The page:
Belmont House and Gardens facts for kids
Quick facts for kidsBelmont House
|Town or city||Throwley, near Faversham|
|Estimated completion||Between 1769 and 1793|
|Client||Edward Wilks, store-keeper at the nearby Faversham Powder Mill|
|Design and construction|
Belmont is a Georgian house and gardens in Throwley, near Faversham in east Kent. Built between 1769 and 1793, it has been described as "a marvellous example of Georgian architecture that has remained completely unspoilt". The house is famous for the most extensive private collection of clocks in England.
There was no house or estate on the site until the land was bought in 1769 by Edward Wilks, store-keeper of the Royal Powder Mills at Faversham. It was designed by the architect Samuel Wyatt. The original house still stands as a wing of the present building. The current house was largely created between 1789–1793 by Colonel John Montresor of the Royal Engineers. His career was cut short when he was accused of embezzlement and the house was bought at auction in 1801 by General George Harris, for £9,000. His descendants continued to live at Belmont, the clock collection being assembled by the 5th Lord Harris, who served as the first President of the Antiquarian Horological Society, for which Jonathan Betts acts as Curatorial Adviser. The house is now held by a trust established by Lord Harris.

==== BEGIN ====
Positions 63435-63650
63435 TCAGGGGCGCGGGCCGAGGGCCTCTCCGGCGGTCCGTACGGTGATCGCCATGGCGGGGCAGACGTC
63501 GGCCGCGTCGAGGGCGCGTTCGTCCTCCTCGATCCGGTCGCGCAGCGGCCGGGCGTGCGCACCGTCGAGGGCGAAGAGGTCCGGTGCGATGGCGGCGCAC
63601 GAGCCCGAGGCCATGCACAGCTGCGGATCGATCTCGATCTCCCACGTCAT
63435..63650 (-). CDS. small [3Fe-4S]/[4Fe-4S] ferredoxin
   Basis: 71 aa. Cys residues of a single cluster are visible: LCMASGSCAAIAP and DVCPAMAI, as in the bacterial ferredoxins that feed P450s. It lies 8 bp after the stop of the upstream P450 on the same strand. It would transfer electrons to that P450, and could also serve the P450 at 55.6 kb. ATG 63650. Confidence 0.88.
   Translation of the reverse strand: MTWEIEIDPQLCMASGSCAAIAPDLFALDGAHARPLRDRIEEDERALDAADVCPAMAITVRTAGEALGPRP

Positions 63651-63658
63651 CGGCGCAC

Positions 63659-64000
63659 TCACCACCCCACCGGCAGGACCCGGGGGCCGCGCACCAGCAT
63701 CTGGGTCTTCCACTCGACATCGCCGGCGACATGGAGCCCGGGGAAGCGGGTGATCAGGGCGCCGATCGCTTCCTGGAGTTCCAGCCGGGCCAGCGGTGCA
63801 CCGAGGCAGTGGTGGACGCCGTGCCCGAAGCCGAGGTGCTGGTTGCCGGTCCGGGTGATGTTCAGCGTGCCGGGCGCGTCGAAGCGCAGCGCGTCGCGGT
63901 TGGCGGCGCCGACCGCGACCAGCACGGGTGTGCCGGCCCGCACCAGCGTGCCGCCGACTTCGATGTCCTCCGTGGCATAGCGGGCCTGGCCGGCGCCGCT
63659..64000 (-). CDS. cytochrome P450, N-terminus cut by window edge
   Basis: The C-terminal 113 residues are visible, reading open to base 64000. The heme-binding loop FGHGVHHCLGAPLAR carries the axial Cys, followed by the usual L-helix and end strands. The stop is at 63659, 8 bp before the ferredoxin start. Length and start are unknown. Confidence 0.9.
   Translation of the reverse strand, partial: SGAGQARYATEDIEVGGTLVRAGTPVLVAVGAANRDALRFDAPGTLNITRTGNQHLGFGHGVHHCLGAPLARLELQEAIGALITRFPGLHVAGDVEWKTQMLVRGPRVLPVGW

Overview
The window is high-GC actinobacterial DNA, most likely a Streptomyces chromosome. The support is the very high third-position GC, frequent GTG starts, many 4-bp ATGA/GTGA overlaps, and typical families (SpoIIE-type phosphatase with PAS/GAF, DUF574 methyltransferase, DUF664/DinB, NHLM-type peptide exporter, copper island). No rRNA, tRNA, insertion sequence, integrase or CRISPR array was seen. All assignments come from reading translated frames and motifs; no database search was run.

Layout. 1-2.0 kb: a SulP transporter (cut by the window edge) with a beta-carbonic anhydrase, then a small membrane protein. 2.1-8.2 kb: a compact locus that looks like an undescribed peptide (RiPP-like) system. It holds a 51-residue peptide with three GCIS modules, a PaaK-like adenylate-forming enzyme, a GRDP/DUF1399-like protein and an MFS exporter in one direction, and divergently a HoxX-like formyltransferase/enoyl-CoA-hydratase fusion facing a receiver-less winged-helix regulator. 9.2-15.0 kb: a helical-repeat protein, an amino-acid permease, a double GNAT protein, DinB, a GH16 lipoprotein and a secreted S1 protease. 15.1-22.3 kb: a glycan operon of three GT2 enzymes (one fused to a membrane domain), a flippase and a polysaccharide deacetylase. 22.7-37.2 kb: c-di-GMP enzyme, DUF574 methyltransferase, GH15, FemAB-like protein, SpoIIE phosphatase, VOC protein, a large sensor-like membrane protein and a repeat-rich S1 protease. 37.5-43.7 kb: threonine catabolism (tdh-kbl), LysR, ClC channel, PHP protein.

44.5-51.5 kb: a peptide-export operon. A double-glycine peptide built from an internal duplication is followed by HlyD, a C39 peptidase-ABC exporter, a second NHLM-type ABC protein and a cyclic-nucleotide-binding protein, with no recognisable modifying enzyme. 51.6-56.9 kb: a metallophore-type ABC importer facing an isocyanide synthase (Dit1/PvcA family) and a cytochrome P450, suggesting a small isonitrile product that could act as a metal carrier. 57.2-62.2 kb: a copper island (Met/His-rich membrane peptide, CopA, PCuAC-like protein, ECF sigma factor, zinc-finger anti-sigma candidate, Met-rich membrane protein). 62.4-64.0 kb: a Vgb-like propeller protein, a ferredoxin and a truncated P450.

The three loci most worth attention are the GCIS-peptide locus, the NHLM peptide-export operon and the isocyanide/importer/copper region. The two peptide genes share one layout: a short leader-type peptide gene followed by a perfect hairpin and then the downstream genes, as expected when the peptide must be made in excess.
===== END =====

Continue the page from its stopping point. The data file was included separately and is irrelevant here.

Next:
They cover up to 14 acres. In the grounds are a walled garden, pinetum, Victorian shell grotto and an orangery planted with orange trees, palms and other tropical trees. In 2001, the kitchen garden was restored according to a design by Arabella Lennox-Boyd. The Walnut Walk, passes a line of pets' graves leads to the 'Prospect Tower', it was originally used as a summerhouse, and then later used as a pavilion by the fourth baron, George Harris.
The tower can be let via the Landmark Trust.
Belmont House and Gardens Facts for Kids. Kiddle Encyclopedia.